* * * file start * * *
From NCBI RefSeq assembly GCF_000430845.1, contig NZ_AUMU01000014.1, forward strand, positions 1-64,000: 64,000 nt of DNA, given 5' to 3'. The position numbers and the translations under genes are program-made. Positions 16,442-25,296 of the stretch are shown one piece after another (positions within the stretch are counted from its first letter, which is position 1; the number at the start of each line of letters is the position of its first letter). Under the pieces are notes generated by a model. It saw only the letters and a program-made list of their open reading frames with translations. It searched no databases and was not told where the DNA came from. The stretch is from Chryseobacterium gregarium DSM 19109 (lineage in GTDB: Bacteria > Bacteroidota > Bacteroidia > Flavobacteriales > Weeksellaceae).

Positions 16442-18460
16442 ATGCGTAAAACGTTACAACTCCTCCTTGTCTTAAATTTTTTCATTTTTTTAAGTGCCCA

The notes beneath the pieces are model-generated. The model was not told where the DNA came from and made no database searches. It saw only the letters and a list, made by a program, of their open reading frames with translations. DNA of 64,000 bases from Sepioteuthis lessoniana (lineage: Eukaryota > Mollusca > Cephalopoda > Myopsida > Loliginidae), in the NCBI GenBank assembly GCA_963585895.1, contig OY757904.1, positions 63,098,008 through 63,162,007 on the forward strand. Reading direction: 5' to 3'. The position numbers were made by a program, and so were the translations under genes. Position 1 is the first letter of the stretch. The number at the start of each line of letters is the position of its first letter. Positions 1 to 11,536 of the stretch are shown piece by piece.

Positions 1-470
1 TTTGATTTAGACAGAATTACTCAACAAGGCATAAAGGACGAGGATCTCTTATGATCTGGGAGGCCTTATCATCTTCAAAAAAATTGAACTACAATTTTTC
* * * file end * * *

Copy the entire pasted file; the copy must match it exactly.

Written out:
From NCBI RefSeq assembly GCF_000430845.1, contig NZ_AUMU01000014.1, forward strand, positions 1-64,000: 64,000 nt of DNA, given 5' to 3'. The position numbers and the translations under genes are program-made. Positions 16,442-25,296 of the stretch are shown one piece after another (positions within the stretch are counted from its first letter, which is position 1; the number at the start of each line of letters is the position of its first letter). Under the pieces are notes generated by a model. It saw only the letters and a program-made list of their open reading frames with translations. It searched no databases and was not told where the DNA came from. The stretch is from Chryseobacterium gregarium DSM 19109 (lineage in GTDB: Bacteria > Bacteroidota > Bacteroidia > Flavobacteriales > Weeksellaceae).

Positions 16442-18460
16442 ATGCGTAAAACGTTACAACTCCTCCTTGTCTTAAATTTTTTCATTTTTTTAAGTGCCCA

The notes beneath the pieces are model-generated. The model was not told where the DNA came from and made no database searches. It saw only the letters and a list, made by a program, of their open reading frames with translations. DNA of 64,000 bases from Sepioteuthis lessoniana (lineage: Eukaryota > Mollusca > Cephalopoda > Myopsida > Loliginidae), in the NCBI GenBank assembly GCA_963585895.1, contig OY757904.1, positions 63,098,008 through 63,162,007 on the forward strand. Reading direction: 5' to 3'. The position numbers were made by a program, and so were the translations under genes. Position 1 is the first letter of the stretch. The number at the start of each line of letters is the position of its first letter. Positions 1 to 11,536 of the stretch are shown piece by piece.

Positions 1-470
1 TTTGATTTAGACAGAATTACTCAACAAGGCATAAAGGACGAGGATCTCTTATGATCTGGGAGGCCTTATCATCTTCAAAAAAATTGAACTACAATTTTTC